Analyzing The 'Axis Of Evil'

Rhetoric aside, "axis of evil" doesn't mean much. Iraq and Iran are bitter enemies--they fought each other in the bloodiest war of the 1980s--and North Korea has little in common with either of them. Though all three "rogue nations" are thought to be developing weapons of mass destruction, no U.S. attack is imminent against any of them; good military options are as scarce as allies for such an undertaking. Instead, Washington faces challenges, and a few opportunities, from three very different countries:


THREAT: Saddam Hussein's minions are known to be working on nuclear, chemical and biological weapons. Iraq is trying to rebuild its missile industry, and United Nations arms inspectors still have not been allowed back into the country. Although a few broken-down Palestinian groups are based in Baghdad, Iraq seems to have backed away from supporting terrorism.

OPTIONS: Washington is pressing for the return of the U.N. inspectors. It is also beginning to examine the possibilities for unilateral military action. "Think Osirak," says a Defense source, referring to the daring Israeli air raid that crippled an Iraqi reactor in 1981. An even more popular buzzword in the administration these days is "regime change." But internal opposition is weak, and if Saddam is to be overthrown, a massive military operation would be required.

PITFALLS: Pentagon planners think a drive on Baghdad would need well over 100,000 U.S. troops--and perhaps twice that many. So far, no allied soldiers or bases in the region are on offer. Even limited airstrikes on weapons-development facilities may not be feasible, since targets haven't been located. And if Saddam accepts the return of U.N. arms inspectors, regime change in Iraq presumably would have to be postponed.



OPTIONS: The Clinton administration tried to improve relations with Iran's relatively moderate head of government, President Mohammed Khatami. The results were mixed at best. The religious leaders who still have the final say over Iranian policy continue to regard America as the Great Satan. For its part, the Bush administration is generally more skeptical than Clinton was about the prospects for diplomatic fence-mending. But Bush's State of the Union address was harder on Iran's unelected mullahs than on Khatami's elected government. Bush has offered Iran a choice between cooperation and confrontation, hoping to strengthen the reformers. Since most of the ruling theocrats are elderly, time would seem to be on the side of the moderates, who are strongly supported by the country's restless youth. At the Pentagon, meanwhile, there appears to have been no serious exploration of U.S. military options against Iran.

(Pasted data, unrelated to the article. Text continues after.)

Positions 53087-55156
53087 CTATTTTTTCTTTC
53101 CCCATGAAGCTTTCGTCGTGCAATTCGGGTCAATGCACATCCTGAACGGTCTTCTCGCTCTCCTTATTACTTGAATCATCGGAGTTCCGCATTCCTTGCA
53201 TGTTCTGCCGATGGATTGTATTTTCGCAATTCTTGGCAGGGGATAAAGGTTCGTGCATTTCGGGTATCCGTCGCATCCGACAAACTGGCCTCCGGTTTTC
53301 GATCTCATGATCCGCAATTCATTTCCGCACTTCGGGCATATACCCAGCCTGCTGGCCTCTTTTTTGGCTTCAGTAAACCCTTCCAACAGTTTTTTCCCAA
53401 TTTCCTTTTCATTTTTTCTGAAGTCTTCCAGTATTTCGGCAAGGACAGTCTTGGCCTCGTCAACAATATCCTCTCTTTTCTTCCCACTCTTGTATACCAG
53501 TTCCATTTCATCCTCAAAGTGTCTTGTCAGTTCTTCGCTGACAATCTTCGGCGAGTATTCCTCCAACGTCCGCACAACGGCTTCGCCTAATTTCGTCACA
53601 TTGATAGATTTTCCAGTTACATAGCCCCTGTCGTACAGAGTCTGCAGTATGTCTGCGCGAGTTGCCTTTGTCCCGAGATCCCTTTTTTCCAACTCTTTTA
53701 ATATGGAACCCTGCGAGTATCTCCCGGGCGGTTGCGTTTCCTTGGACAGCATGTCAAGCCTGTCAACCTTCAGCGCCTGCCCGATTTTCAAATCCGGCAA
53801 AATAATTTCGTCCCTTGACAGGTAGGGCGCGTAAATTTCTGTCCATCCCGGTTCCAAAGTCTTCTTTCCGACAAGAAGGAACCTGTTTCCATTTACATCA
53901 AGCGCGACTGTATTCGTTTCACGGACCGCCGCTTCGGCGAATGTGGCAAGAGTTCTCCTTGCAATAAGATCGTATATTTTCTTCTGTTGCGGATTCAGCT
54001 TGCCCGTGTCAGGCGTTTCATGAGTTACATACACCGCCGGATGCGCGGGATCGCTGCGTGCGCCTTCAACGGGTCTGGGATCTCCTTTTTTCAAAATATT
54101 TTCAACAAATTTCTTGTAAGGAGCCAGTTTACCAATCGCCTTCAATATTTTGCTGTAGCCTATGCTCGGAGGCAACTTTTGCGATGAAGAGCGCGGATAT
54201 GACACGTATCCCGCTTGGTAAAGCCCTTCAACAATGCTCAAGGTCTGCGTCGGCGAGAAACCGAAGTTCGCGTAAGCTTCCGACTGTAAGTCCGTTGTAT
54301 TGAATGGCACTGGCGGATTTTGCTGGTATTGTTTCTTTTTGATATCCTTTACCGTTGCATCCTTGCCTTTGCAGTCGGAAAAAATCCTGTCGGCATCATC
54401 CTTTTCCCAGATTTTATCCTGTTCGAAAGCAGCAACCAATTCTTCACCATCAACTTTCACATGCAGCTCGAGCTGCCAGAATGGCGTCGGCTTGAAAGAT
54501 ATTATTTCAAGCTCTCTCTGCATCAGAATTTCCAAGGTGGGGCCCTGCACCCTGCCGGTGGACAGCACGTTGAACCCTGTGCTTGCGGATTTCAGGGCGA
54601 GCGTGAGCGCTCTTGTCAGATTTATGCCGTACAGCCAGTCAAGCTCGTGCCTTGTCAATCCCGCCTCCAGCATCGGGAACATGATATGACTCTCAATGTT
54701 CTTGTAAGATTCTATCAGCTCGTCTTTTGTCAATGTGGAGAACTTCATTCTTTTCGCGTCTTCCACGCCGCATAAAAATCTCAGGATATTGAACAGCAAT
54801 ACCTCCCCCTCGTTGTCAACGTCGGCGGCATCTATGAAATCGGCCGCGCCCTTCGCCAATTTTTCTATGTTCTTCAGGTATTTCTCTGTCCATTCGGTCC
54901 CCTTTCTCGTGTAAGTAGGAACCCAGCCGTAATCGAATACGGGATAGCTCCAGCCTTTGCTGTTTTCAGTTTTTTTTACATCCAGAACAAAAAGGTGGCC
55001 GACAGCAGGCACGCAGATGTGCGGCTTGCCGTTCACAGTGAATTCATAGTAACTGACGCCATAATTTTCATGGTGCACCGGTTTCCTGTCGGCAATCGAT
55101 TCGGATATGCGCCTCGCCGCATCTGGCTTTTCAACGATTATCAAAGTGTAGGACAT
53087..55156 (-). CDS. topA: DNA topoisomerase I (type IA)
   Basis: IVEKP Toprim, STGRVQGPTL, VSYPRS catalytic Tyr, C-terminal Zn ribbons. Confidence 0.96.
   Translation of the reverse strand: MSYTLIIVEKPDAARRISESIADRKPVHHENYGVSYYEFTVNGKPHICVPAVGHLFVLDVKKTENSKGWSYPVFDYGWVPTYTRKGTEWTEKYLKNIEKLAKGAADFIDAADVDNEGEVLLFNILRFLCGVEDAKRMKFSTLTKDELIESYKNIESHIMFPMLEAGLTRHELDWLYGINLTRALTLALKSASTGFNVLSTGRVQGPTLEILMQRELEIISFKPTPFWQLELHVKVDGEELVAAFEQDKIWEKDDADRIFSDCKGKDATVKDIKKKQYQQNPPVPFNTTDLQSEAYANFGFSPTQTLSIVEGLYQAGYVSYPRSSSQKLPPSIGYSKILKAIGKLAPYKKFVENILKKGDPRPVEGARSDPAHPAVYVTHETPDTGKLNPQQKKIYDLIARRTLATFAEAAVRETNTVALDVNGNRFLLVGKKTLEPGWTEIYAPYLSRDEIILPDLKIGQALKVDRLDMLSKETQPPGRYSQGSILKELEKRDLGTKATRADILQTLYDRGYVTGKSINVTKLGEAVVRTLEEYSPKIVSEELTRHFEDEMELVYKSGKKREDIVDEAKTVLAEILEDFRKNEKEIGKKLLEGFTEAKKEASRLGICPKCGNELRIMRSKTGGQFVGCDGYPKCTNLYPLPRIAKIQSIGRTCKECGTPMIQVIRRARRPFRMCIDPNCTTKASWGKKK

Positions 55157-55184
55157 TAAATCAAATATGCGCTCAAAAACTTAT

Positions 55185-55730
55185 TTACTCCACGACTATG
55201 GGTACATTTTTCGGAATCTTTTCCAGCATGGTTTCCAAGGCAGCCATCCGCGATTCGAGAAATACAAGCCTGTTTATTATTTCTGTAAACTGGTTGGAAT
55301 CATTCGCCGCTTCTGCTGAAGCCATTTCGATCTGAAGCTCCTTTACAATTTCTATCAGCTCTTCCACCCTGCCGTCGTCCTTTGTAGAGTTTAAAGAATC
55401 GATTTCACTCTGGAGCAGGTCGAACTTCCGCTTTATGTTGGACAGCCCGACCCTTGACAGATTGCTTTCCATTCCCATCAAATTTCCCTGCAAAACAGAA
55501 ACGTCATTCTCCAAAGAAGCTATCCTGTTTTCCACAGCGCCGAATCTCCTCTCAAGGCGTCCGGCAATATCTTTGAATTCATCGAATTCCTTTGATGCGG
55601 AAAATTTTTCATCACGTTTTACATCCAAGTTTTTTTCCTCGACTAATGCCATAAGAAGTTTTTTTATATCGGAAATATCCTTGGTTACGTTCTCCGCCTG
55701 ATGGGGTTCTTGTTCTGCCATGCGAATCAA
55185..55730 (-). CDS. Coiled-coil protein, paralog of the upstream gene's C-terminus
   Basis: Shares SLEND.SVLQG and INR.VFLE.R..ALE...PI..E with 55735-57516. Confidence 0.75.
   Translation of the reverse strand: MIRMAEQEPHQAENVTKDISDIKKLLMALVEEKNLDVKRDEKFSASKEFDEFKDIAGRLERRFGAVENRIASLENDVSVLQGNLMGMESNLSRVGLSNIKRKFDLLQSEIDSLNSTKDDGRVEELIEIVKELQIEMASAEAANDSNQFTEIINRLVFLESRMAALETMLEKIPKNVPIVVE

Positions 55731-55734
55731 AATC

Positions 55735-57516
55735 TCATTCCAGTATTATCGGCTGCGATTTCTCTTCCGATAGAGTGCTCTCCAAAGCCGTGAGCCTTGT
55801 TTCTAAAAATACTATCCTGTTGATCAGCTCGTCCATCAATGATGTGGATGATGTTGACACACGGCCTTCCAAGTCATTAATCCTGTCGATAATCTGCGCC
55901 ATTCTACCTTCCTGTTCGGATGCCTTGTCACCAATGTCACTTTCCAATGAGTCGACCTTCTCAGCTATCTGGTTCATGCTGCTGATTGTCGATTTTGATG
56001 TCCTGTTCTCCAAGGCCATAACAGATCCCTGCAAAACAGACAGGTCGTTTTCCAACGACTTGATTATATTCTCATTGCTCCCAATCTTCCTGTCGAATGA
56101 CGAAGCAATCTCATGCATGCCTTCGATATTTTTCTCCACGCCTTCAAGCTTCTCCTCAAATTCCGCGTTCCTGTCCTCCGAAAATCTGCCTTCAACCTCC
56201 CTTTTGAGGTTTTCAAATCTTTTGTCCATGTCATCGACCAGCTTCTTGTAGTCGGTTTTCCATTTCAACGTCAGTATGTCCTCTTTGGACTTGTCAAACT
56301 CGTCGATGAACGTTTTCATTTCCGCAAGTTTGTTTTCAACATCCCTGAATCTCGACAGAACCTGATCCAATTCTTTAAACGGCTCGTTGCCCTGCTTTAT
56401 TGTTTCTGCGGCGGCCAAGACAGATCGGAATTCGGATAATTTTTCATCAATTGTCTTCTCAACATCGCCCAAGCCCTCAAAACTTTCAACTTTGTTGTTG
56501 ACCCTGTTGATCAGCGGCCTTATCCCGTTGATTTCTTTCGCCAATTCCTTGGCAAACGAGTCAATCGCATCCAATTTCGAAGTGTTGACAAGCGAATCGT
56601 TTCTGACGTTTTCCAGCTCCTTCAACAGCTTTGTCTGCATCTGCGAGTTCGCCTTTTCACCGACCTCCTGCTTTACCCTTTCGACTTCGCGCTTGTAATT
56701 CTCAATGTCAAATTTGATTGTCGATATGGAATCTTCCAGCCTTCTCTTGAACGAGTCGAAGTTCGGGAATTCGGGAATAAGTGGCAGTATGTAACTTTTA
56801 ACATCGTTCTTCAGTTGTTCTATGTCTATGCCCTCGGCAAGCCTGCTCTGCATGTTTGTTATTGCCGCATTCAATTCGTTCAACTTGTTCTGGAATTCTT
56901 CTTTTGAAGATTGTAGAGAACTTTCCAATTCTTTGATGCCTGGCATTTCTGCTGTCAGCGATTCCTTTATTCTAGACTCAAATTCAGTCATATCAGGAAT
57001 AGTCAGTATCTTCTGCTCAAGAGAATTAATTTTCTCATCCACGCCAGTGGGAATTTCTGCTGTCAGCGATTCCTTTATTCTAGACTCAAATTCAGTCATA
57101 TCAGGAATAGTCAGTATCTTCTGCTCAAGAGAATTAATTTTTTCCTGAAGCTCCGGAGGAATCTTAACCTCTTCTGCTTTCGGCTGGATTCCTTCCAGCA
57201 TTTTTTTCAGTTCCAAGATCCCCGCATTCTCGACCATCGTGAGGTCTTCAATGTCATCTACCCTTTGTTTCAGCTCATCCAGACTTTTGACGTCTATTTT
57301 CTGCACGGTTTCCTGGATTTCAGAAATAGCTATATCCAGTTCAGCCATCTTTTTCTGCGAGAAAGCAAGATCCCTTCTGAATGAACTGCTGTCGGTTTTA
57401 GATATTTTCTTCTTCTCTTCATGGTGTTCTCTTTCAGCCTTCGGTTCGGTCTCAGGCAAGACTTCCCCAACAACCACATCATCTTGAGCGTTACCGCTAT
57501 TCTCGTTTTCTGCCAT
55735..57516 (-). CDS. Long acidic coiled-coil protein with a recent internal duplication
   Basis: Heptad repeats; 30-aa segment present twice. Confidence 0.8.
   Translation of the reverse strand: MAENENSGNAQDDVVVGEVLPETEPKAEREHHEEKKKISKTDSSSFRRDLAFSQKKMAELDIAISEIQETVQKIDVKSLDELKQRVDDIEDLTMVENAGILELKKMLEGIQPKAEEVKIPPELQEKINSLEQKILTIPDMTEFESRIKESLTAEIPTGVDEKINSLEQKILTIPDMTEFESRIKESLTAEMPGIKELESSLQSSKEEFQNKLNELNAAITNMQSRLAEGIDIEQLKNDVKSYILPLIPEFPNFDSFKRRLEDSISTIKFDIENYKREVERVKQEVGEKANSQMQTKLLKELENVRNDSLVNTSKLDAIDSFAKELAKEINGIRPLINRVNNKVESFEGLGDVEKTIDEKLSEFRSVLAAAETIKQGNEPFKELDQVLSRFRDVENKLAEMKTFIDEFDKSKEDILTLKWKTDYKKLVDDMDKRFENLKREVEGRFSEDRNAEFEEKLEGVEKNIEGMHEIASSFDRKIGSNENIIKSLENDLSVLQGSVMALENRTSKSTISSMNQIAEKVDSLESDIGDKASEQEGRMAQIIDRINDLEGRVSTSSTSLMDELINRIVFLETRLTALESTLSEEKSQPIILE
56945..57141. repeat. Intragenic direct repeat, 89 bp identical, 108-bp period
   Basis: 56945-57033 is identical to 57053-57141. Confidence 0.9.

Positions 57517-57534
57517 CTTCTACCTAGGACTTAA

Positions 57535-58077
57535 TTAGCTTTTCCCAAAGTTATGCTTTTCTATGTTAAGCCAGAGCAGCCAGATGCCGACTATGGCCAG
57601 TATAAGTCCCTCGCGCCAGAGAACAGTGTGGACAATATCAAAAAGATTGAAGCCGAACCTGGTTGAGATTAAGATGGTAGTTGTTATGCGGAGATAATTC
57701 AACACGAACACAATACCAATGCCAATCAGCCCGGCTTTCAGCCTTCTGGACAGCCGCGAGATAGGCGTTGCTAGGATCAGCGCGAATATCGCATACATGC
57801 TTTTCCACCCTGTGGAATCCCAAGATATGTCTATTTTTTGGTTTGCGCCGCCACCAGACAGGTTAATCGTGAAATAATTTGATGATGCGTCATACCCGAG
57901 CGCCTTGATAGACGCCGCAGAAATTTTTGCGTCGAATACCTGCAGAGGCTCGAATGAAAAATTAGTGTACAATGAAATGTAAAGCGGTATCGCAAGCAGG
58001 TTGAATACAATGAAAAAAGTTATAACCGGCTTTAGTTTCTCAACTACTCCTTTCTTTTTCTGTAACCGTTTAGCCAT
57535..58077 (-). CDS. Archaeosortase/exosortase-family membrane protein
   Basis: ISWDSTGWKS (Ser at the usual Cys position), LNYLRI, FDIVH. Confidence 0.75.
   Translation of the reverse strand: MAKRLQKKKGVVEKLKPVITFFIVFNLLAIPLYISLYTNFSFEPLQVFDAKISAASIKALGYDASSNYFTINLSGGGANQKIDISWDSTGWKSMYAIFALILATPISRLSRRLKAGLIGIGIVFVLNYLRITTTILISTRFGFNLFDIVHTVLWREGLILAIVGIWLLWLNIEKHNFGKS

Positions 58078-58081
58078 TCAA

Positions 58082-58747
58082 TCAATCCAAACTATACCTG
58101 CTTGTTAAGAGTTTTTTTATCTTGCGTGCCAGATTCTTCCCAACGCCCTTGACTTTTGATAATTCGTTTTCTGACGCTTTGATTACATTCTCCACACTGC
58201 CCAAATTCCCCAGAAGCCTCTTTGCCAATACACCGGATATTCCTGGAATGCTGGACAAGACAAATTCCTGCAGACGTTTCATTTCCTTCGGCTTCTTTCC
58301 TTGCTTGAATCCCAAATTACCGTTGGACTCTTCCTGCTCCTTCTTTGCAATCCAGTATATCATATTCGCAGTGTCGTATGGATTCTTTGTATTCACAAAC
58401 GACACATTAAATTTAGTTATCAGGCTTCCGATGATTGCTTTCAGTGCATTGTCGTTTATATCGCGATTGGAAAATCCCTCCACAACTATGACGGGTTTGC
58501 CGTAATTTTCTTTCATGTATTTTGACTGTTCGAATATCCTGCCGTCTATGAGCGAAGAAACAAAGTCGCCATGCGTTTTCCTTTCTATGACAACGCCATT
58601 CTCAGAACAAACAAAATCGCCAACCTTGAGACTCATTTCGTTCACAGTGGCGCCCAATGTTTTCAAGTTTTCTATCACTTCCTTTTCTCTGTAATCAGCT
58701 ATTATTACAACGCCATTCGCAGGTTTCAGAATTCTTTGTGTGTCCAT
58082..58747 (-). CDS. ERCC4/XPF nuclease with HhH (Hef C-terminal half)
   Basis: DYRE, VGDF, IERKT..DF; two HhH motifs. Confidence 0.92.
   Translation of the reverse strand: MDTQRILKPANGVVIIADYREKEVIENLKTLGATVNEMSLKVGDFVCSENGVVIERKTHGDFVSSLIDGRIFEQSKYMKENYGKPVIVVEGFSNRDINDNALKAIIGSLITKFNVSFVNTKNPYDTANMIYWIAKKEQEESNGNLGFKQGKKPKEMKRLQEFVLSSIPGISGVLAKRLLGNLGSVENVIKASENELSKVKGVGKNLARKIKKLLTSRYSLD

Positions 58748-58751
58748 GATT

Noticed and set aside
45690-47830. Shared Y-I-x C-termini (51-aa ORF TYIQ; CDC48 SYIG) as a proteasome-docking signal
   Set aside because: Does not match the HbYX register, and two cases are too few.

PITFALLS: The only solid connection among the three nations in Bush's "axis of evil" is that Iran has been buying missile technology from North Korea. Now it is trying to build on that base and develop its own missile industry. If the developers are left undisturbed, Iran could have a prototype long-range ballistic missile by 2015, or perhaps even sooner, according to U.S. intelligence estimates.

North Korea


Proliferation is another Pyongyang specialty. Missiles and other weapons are about the only hard-currency exports in famine-ridden North Korea. Pakistan is a major buyer of North Korean missiles.

OPTIONS: During the past decade, Washington and Seoul have had some success in moderating Pyongyang's behavior through negotiation. North Korea agreed to suspend its nuclear program in 1994 and its missile tests in 1999. In 2000 it formally promised to join in the fight against terrorism. The price for this improved behavior included the promise of a dialogue with the United States and a relaxation of economic sanctions. No headway has been made in the dialogue since Bush took office. If Washington opts for preemptive action against the North, it can draw on invasion plans that have been refined over the past 50 years--and dramatically updated, U.S. sources say, over the last five to seven years.

PITFALLS: The plans all assume that North Korea starts a war by invading the South and more or less obliterating Seoul; then, with heavy support from the United States (which already has 37,000 troops stationed on the peninsula), the defenders throw back the attackers and sweep all the way to Pyongyang. A first-strike American attack could be aimed at changing the regime in North Korea. But the prospects for a pre-emptive U.S. move against the North are not good, given the likelihood that Seoul would oppose any such effort. U.S. forces would need air bases in the South--which would almost certainly be denied to them.

Bottom line: cornering a rat can be dangerous. A U.S. military assault on North Korea--as on Iraq or Iran--could end up provoking precisely the kind of catastrophe that Washington wants to avoid. Going forward won't be easy.